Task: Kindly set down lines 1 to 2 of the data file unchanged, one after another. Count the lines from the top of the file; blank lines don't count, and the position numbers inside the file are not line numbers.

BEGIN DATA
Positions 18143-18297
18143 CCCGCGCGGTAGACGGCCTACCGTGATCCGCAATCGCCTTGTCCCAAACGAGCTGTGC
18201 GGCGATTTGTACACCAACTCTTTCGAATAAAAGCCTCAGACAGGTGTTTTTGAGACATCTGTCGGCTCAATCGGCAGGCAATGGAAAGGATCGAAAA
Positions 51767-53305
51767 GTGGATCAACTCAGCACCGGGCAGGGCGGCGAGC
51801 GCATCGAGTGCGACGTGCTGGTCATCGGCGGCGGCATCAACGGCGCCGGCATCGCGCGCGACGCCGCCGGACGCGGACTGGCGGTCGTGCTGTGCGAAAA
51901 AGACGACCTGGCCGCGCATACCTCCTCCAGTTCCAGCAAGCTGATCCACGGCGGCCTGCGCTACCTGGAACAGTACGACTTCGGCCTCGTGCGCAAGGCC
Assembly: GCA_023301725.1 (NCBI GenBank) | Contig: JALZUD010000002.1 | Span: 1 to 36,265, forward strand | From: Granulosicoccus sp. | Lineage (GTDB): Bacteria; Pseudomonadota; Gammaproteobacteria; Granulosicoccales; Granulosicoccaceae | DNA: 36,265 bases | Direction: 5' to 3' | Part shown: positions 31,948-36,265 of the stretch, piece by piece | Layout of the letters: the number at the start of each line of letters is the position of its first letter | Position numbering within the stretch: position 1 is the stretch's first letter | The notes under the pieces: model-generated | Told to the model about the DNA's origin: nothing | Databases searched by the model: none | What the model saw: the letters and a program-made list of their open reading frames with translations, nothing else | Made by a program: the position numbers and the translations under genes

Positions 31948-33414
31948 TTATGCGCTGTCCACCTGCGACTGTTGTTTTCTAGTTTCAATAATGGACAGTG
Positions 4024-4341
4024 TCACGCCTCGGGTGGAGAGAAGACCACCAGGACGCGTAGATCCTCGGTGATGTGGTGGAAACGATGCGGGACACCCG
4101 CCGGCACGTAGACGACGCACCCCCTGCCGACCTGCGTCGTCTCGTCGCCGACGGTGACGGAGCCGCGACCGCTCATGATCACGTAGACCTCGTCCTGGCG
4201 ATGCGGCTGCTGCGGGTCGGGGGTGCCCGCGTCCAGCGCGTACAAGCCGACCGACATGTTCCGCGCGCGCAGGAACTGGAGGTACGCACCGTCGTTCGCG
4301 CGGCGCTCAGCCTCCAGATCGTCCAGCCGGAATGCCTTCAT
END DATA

Positions 18143-18297
18143 CCCGCGCGGTAGACGGCCTACCGTGATCCGCAATCGCCTTGTCCCAAACGAGCTGTGC